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Monitoring and Evaluation for Ecosystem Management (MEEM) - Comparing theory and practice across Europe

Collage of pictures related to monitoring

Monitoring & Evaluation (M&E) is an essential part of the process of adaptive management, the process of learning from our actions in order to update and improve future ecosystem management.  Across Europe we have a number of policies that are major influences on how we manage and monitor our ecosystems: therefore it is important to examine if and how these policies are shaping monitoring and evaluation.

Social scientists at the James Hutton Institute are coordinating this interdisciplinary initiative. We are focusing on 3 policies relevant and comparable across Europe: the Natura 2000 Directives; the Water Framework Directive; and Agri-Environment Schemes under the Common Agricultural Policy. We aim to (i) synthesise the current state of policy-driven monitoring & evaluation across Europe, (ii) compare these practices to the current recommendations in the literature, and (iii) identify accessible recommendations for improving monitoring and evaluation in order to better support adaptive ecosystem management.  

We and our partners represent 10 countries across Europe. Our partners are: the Finnish Environment Institute (SYKE); the Flemish Institute for Nature and Forest (INBO); the Estonian University of Life Sciences (EMU); the Norwegian Institute for Nature Research (NINA); the Slovak Academy of Sciences (SAS); the Hungary Academy of Sciences Centre for Ecological Research (MTA); the University of Bucharest; the Ecological and Forestry Research Applications Centre at the University of Barcelona (CREAF); and the Swedish University of Agricultural Sciences (SLU).

Our methods uses an analysis of in the public domain by our partners, deliberatively analysed in a workshop in June 2017 and further virtual meetings in August 2017.  The analysis has been guided by criteria for monitoring and evaluation that were established in prior work by the MEEM leaders (Waylen & Blackstock, 2017).

  • An overview of the MEEM project and its findings is available in this pdf slideshow.
  • The main challenges and implications for improving monitoring and evaluation are captured in this four-page briefing.
  • The main academic insights are available in this paper in Science of the Total of the Environment.This is available open access to all via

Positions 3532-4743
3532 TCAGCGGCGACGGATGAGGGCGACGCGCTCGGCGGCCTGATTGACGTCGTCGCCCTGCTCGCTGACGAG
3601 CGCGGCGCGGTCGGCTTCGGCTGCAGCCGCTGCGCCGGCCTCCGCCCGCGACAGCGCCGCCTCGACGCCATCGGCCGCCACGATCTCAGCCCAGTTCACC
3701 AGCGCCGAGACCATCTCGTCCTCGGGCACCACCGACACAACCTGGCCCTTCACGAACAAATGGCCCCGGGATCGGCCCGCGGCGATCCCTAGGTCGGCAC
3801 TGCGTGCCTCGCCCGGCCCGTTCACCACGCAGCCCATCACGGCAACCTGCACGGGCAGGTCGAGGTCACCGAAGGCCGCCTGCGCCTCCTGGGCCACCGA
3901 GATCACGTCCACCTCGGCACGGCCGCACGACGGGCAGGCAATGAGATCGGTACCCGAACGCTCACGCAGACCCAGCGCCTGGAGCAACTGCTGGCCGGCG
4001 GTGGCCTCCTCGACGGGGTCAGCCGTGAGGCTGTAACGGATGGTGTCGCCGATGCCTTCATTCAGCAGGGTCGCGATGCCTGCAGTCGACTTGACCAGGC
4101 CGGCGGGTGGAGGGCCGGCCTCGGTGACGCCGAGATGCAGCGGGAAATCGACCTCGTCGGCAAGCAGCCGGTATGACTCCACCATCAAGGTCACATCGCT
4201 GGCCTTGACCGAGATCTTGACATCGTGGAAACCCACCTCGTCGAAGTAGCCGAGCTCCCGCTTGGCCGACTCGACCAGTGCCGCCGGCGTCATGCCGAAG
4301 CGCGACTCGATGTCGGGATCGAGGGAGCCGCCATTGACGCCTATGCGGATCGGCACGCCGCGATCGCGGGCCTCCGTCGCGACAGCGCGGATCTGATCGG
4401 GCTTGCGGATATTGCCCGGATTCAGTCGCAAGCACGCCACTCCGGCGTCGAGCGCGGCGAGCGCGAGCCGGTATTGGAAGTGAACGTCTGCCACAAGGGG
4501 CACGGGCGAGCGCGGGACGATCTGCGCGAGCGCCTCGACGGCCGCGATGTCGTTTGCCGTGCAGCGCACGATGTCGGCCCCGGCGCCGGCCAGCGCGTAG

In June 2019 we discussed the implications of this work for Europe's Biodiversity Strategy post 2020, at the AlterNet Eklipse conference in Ghent (click here for a pdf of the slides). We also hope to discuss the implications of this report with policy-makers as specific places will face different challenges, and we realise that document analysis rarely gives a full picture of what happens in practice. In December 2019 this was selected as one of the highlights in a recap of the year by the OPPLA network: see

For more information about this research contact Kerry Waylen (

This project is a 'High Impact Action' funded by ALTER-Net, Europe's ecosystem research network.  More information about this and other High Impact Actions is available from The time of the Hutton staff has been funded by the Scottish Government RESAS Strategic Research Programme 2016-21. 

Project Information
Project Type: 
Active Project
SEFARI – Scottish Environment, Food and Agriculture Research InstitutesSEFARI is the collective of six Scottish world-leading Research Institutes working across the spectrum of environment, land, food, agriculture and communities – all topics which affect how we live our lives, in Scotland and beyond.


Areas of Interest

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The James Hutton Research Institute is the result of the merger in April 2011 of MLURI and SCRI. This merger formed a new powerhouse for research into food, land use, and climate change.